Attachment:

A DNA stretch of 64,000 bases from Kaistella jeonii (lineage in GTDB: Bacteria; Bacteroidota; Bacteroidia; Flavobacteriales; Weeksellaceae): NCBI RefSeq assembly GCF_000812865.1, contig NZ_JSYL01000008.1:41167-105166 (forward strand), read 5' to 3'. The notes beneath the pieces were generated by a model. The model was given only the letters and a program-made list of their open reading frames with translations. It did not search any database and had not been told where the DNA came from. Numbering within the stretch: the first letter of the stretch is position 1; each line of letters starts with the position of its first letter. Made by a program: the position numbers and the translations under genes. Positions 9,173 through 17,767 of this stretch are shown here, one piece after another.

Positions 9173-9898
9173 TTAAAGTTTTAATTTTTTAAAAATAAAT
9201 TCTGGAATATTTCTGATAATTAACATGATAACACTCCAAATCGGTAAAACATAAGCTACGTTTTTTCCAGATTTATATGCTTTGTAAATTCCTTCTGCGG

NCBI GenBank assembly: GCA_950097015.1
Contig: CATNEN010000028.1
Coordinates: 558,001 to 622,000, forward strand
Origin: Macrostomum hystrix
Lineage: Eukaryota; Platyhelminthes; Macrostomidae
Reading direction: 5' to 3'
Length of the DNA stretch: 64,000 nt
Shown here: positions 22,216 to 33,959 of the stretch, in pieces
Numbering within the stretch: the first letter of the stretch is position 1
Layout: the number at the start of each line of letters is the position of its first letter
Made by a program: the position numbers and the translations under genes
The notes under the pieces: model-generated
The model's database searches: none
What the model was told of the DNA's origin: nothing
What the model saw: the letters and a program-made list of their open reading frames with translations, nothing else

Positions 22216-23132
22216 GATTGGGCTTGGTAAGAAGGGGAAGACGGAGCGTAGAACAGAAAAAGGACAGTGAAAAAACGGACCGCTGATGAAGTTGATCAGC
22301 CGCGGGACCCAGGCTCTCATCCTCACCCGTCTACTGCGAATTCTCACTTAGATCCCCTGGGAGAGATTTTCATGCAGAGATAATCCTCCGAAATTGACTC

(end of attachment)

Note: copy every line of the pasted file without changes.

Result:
A DNA stretch of 64,000 bases from Kaistella jeonii (lineage in GTDB: Bacteria; Bacteroidota; Bacteroidia; Flavobacteriales; Weeksellaceae): NCBI RefSeq assembly GCF_000812865.1, contig NZ_JSYL01000008.1:41167-105166 (forward strand), read 5' to 3'. The notes beneath the pieces were generated by a model. The model was given only the letters and a program-made list of their open reading frames with translations. It did not search any database and had not been told where the DNA came from. Numbering within the stretch: the first letter of the stretch is position 1; each line of letters starts with the position of its first letter. Made by a program: the position numbers and the translations under genes. Positions 9,173 through 17,767 of this stretch are shown here, one piece after another.

Positions 9173-9898
9173 TTAAAGTTTTAATTTTTTAAAAATAAAT
9201 TCTGGAATATTTCTGATAATTAACATGATAACACTCCAAATCGGTAAAACATAAGCTACGTTTTTTCCAGATTTATATGCTTTGTAAATTCCTTCTGCGG

NCBI GenBank assembly: GCA_950097015.1
Contig: CATNEN010000028.1
Coordinates: 558,001 to 622,000, forward strand
Origin: Macrostomum hystrix
Lineage: Eukaryota; Platyhelminthes; Macrostomidae
Reading direction: 5' to 3'
Length of the DNA stretch: 64,000 nt
Shown here: positions 22,216 to 33,959 of the stretch, in pieces
Numbering within the stretch: the first letter of the stretch is position 1
Layout: the number at the start of each line of letters is the position of its first letter
Made by a program: the position numbers and the translations under genes
The notes under the pieces: model-generated
The model's database searches: none
What the model was told of the DNA's origin: nothing
What the model saw: the letters and a program-made list of their open reading frames with translations, nothing else

Positions 22216-23132
22216 GATTGGGCTTGGTAAGAAGGGGAAGACGGAGCGTAGAACAGAAAAAGGACAGTGAAAAAACGGACCGCTGATGAAGTTGATCAGC
22301 CGCGGGACCCAGGCTCTCATCCTCACCCGTCTACTGCGAATTCTCACTTAGATCCCCTGGGAGAGATTTTCATGCAGAGATAATCCTCCGAAATTGACTC